Sufism is often called “the heart of Islam,” as its emphasis on the inner life enlivens and supplements the outward practices of ritual and legal obligation. The early Sufis attempted to follow Muhammad in the direct experience of the Love and Light of God. By the 12th century, the mystical path was systematized by spiritual masters (shaykhs or pirs), whose followers were initiated into orders called tariqahs, worshipping together under the guidance of the master.
The Sufi form of devotional worship known as dhikr (remembrance) usually involves rhythmic chanting of the names of God, sometimes accompanied by poetry, dance, drums or a reed flute. The most well-known form in the West is the muqabalah (encounter) dance of the Mevlevis or “Whirling Dervishes” of Turkey. Inspired by the 13th-century mystical poet Jalal al Din Rumi, the dancers revolve while moving in a circle, symbolizing the return of all creation to the One Creator.
From the Mevlevi order in Vermont and the Bawa Muhaiyaddeen Fellowship in Philadelphia to Masjid Jamil in Palo Alto, California, Sufi Muslims gather today to practice dhikr. Circles of Muslims chant “La ilaha illa’llah,” or, “There is no God but God,” attending to their breath, concentrating their thoughts, and praying to the One. The flexibility and accessibility of Sufism make it remarkably effective in the missionary spread of Islam. Some American “Sufi” groups practice an eclectic form of spirituality and do not consider themselves to be Muslim at all, but Sufism, by definition, cannot exist outside of the discipline of Islam. The blessing and spiritual teaching of the Sufi masters in the United States traces its lineage to the Prophet Muhammad and ultimately to the One God worshipped by all Muslims. Sufi practice and the literature associated with it, the excesses of which are often criticized by reformist Muslims, continue to shape the devotional lives of many American Muslims, even if they have no formal affiliation with a Sufi order.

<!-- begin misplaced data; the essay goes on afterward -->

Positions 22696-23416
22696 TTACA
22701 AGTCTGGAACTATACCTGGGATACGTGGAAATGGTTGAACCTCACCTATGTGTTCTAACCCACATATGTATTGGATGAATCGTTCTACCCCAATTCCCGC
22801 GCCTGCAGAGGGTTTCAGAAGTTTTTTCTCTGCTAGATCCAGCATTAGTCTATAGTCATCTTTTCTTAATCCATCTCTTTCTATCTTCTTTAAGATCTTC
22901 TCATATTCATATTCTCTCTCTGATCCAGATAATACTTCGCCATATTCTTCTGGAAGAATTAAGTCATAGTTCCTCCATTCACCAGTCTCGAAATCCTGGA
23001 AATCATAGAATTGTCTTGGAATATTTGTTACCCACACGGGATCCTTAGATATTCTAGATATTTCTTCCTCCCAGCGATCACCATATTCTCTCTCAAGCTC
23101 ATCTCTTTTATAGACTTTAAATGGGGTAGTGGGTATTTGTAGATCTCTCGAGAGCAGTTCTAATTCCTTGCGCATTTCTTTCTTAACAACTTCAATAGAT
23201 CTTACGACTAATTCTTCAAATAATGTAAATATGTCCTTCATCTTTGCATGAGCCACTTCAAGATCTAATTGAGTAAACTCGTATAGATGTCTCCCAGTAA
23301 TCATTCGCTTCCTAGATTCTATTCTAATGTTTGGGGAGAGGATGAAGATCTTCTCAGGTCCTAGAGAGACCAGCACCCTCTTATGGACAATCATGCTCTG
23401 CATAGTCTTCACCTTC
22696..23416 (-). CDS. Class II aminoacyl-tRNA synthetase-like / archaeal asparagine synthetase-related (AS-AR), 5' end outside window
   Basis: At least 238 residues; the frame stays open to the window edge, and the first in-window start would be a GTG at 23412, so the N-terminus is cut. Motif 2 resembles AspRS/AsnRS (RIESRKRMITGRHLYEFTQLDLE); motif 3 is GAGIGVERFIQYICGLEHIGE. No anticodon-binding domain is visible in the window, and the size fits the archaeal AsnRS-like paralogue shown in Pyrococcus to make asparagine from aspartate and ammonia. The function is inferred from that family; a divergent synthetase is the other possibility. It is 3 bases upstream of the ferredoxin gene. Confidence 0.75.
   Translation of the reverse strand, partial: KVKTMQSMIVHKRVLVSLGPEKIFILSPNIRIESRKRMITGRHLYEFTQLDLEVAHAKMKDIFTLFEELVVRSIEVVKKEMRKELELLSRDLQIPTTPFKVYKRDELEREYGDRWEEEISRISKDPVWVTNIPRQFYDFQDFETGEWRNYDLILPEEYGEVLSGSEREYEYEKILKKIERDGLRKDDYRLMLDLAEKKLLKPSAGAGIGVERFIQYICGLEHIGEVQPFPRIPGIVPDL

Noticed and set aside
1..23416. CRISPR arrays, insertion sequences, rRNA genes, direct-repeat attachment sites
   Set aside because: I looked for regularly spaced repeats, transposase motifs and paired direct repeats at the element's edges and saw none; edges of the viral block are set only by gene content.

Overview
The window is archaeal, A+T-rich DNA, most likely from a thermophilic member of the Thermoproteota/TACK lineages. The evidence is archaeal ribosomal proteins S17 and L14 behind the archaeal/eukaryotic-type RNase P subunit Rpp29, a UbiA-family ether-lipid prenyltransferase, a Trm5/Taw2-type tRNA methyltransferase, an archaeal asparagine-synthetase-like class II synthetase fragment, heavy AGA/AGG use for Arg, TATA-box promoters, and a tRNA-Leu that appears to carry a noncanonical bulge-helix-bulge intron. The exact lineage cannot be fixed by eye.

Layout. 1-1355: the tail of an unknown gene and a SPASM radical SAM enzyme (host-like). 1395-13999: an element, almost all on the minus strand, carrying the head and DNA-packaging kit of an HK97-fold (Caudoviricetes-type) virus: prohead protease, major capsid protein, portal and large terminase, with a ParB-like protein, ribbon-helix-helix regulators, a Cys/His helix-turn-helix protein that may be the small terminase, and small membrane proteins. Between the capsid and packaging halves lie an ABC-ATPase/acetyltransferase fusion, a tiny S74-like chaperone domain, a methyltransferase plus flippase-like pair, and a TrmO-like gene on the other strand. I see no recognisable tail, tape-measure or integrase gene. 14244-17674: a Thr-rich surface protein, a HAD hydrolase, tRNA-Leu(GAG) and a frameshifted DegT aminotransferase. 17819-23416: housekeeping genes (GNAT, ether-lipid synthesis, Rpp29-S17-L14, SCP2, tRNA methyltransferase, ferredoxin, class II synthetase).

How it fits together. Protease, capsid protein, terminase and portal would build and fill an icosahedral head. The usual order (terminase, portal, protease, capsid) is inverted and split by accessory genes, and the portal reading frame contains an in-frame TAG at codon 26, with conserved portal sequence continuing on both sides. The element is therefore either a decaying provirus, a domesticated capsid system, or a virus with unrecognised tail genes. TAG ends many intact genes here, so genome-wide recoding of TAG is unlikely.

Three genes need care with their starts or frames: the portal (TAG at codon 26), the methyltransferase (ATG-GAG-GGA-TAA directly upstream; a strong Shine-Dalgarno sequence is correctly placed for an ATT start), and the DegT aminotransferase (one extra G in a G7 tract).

Many Americans, especially Euro-Americans, have come to embrace Islam through involvement in Sufi devotional practice. Experimentation with “Eastern” religions during the 1960s contributed to the growth of small Sufi orders in the United States. In the 1990s, Sufism has reached out to younger, mainstream American audiences through Nusrat Fateh Ali Khan. Khan, jokingly referred to as the “Pavarotti of Pakistan,” performed qawwali, a form of Sufi devotional music which dates back to the 12th century. Khan packed concert halls throughout North America and Europe with his compelling performances, and in 1995, recorded two duets with Pearl Jam’s Eddie Vedder for the film soundtrack of “Dead Man Walking.” Since his passing away in 1997, other Sufi-influenced musicians have continued to be heard by an American audience. Notably, A.R. Rahman, the famed Indian composer influenced heavily by Sufi musical traditions on the sub-continent, has found a remarkable following in the United States through his collaboration with Andrew Lloyd Webber on the Broadway musical “Bombay Dreams,” and his scoring of the music for the hit film, “Slumdog Millionaire.”